Alternative to method_missing in Rails

Yes. it has been a long time since I’ve posted anything, but I’m sure I’ll want to refer to this in the future.

While developing some new functionality for TheBigFork, I found an opportunity to take advantage of the mysterious “method_missing” method in my ActiveRecord models. I have two models: Website and Setting. A website has many settings. Nothing earth-shattering there. To simplify the explanation, let’s just say I want to be able to load a value from the settings table with something like this:

=> "TheBigFork"

Where the “site_name” comes from the related settings. The longer, built-in way to do this is:

website.settings.where(:name => 'site_name').first.value
=> "TheBigFork"

Okay, so the “method_missing” approach would look something like this:

class Website < ActiveRecord::Base
  has_many :settings

  def method_missing(method)
    self.settings.where(:name => method).first.value

(I really need to figure out a better way to post code in WordPress. Maybe it is time to move this blog to my own server where I can manage plugins. Anyway…)

That approach sort-of works. It seems to work better in some versions of rails than others. Some problems show up because “website.respond_to?” returns false for these pseudo methods. That could be fixed by adding this to the Website class:

def respond_to?(method)
  if self.method.to_s != 'settings' && self.settings.where(:name => method)

But that still gave me all sorts of “stack level too deep” errors. I stumbled upon Jay Field’s post, Replace method_missing with dynamic method definitions. Just what I needed. Except it wasn’t a Rails-specific solution. Just ruby in general. Apparently, classes that inherit from ActiveRecord::Base may or may not load with your own initialize method. So, I used the after_initialize hook like so:

class Website < ActiveRecord::Base
  has_many :settings
  after_initialize :dynamic_methods

  def dynamic_methods
    self.settings.each do |setting|
      (class << self; self; end).class_eval do
        define_method do |*args|
          self.__send__("get_value",, *args)

  def get_value(name)
    self.settings.where(:name => name).first.value


Works like a charm. It even answers correctly to the “respond_to?” for each setting.

Now, it is a bit expensive to dynamically create lots of methods every time you initialize a new instance, so I probably wouldn’t recommend this approach if you have tons of settings for each website. However, in my application, I actually have a third model involved (Brand) which shares settings among websites. The website actually caches the values, and this solution works nicely.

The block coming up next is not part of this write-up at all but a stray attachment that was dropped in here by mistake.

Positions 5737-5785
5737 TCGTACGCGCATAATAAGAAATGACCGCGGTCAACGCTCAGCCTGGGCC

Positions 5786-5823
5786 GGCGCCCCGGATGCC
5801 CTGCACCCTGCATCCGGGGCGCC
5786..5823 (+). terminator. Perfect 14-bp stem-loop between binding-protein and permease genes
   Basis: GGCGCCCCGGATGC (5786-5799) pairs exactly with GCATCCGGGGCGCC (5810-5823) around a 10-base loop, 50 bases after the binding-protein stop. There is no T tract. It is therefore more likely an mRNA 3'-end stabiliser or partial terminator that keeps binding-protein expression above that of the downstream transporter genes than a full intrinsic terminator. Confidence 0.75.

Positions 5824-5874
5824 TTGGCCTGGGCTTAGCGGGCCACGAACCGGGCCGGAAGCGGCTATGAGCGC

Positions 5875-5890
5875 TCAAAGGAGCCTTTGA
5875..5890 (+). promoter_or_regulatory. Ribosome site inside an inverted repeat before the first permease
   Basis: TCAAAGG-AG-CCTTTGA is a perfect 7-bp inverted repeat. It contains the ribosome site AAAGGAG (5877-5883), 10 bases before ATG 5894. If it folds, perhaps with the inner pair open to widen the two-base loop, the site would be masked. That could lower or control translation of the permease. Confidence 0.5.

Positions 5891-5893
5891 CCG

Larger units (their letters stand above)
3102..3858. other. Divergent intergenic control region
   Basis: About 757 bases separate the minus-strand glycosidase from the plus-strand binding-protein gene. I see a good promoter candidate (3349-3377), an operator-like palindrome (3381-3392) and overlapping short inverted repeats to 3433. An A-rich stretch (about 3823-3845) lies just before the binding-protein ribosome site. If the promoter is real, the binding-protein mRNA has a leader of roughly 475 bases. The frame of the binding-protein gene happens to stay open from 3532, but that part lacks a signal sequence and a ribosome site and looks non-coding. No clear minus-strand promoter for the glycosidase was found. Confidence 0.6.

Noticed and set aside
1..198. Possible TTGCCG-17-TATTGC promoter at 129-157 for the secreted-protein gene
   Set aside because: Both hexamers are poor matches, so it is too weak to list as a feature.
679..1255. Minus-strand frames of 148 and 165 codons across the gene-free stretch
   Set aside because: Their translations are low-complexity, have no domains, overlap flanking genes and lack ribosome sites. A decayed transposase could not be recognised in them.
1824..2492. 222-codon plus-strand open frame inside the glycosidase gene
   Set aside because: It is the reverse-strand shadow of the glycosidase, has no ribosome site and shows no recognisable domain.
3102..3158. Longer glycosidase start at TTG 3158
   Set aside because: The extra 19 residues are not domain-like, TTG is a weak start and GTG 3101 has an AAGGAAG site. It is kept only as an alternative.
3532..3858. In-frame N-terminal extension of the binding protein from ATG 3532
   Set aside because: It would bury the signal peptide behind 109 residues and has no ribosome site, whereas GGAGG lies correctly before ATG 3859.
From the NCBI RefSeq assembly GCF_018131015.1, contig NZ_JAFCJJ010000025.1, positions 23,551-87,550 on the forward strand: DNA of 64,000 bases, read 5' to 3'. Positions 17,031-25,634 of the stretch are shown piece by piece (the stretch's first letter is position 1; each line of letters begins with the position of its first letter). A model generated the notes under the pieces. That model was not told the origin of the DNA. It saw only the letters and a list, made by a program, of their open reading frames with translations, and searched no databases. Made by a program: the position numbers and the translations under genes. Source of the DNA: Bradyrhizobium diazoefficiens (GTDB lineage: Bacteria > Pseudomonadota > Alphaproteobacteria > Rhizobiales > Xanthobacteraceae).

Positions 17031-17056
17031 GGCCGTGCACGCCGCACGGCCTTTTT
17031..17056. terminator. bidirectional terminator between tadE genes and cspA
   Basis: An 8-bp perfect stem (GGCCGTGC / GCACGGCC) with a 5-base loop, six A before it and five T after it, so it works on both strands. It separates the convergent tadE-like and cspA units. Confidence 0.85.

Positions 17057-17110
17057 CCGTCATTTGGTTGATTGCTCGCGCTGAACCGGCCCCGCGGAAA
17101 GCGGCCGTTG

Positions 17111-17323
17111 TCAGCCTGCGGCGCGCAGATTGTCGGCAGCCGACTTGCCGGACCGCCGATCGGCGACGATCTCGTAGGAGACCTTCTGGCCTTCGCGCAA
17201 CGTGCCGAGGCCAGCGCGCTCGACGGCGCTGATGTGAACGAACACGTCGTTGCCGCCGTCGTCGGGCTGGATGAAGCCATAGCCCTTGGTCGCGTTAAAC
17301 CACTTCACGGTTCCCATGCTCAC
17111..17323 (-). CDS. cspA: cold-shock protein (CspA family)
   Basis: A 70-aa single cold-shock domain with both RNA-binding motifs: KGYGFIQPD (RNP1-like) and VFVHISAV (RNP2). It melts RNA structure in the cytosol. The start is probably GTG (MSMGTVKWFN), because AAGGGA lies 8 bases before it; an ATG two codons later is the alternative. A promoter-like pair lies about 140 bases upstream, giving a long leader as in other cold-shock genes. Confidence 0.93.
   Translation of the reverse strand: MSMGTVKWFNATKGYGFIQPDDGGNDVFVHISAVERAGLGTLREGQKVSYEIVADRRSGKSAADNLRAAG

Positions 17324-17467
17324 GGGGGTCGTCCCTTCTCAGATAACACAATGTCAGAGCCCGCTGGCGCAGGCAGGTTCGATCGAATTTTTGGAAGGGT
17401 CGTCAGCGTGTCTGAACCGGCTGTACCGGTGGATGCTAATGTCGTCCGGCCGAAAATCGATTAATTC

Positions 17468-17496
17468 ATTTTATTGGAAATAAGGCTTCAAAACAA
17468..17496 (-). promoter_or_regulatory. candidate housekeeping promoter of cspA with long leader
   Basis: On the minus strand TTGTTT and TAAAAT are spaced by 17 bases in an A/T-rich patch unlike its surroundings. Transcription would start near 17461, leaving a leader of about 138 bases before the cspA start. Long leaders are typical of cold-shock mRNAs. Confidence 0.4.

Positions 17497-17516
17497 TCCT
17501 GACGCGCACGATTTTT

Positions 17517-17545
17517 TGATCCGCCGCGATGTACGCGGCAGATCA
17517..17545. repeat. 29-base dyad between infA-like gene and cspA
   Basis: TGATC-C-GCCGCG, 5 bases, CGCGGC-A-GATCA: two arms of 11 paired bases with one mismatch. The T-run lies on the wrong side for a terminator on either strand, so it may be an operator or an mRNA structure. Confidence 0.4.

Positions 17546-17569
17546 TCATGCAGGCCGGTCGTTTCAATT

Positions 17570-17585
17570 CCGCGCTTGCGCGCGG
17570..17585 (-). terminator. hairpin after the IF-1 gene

Setting up Ubuntu for Ruby on Rails development

NOTE: This is a work-in-progress. I’m publishing it early so that Sam can use it. If it doesn’t work for you exactly as expected, well, that’s to be expected.

Every time I setup a new Ubuntu machine, I have to search around to come up with a procedure for getting everything I need to develop Ruby on Rails apps. Here it is pre-packaged.

(The configuration below is based on my current preferences: Ubuntu 9.04, ruby 1.8, rails 2.3.2, mysql 5, subversion plugin for Eclipse (subclipse), Eclipse with Aptana and RadRails. Ruby 1.9 is starting to gain momentum, but I haven’t used it yet. Oh, and most of the instructions below are for command line users. Try it. You’ll like it.)

After installing Ubuntu 9.04 (which is not covered here), install Eclipse, subversion, ruby and mysql like so:

sudo apt-get install eclipse ruby libmysql-ruby mysql-client mysql-server irb
mongrel rdoc ri ruby-dev rubygems subversion

The first thing to note is that while Eclipse works with the out-of-the box java installed with Ubuntu 9.04, Aptana does not. So install the Sun Java JRE like so:

sudo apt-get install sun-java6-jre

Then, configure the system to use the new java by default:

sudo update-alternatives --config java

With Eclipse, you can’t rely on the command above to make it use the Sun Java. So, edit the Eclipse configuration file:

sudo nano /etc/eclipse/java_home

Comment out the java-gcj line and add a line for sun just after it:


Fire up Eclipse from the Applications menu. (Applications -> Programming -> Eclipse). Then, install the Aptana plugin. Within Eclipse, click on Help -> Software Updates -> Find and Install -> Search for New Features to Install. Add a new Remote Site for updates with the following URL:

Make sure it is checked, then click Finish. Eclipse should then walk through the Aptana installation. After restarting, you’ll see the Aptana welcome screen. Look for the link which will install RadRails. Once you’ve done that, it is time to install subclipse–the subversion plugin for Eclipse. Go to Help -> Software Updates -> Find and Install -> Search for New Features and create a new remote site with the following URL:

Go through the same steps from the previous step to add the SVN client.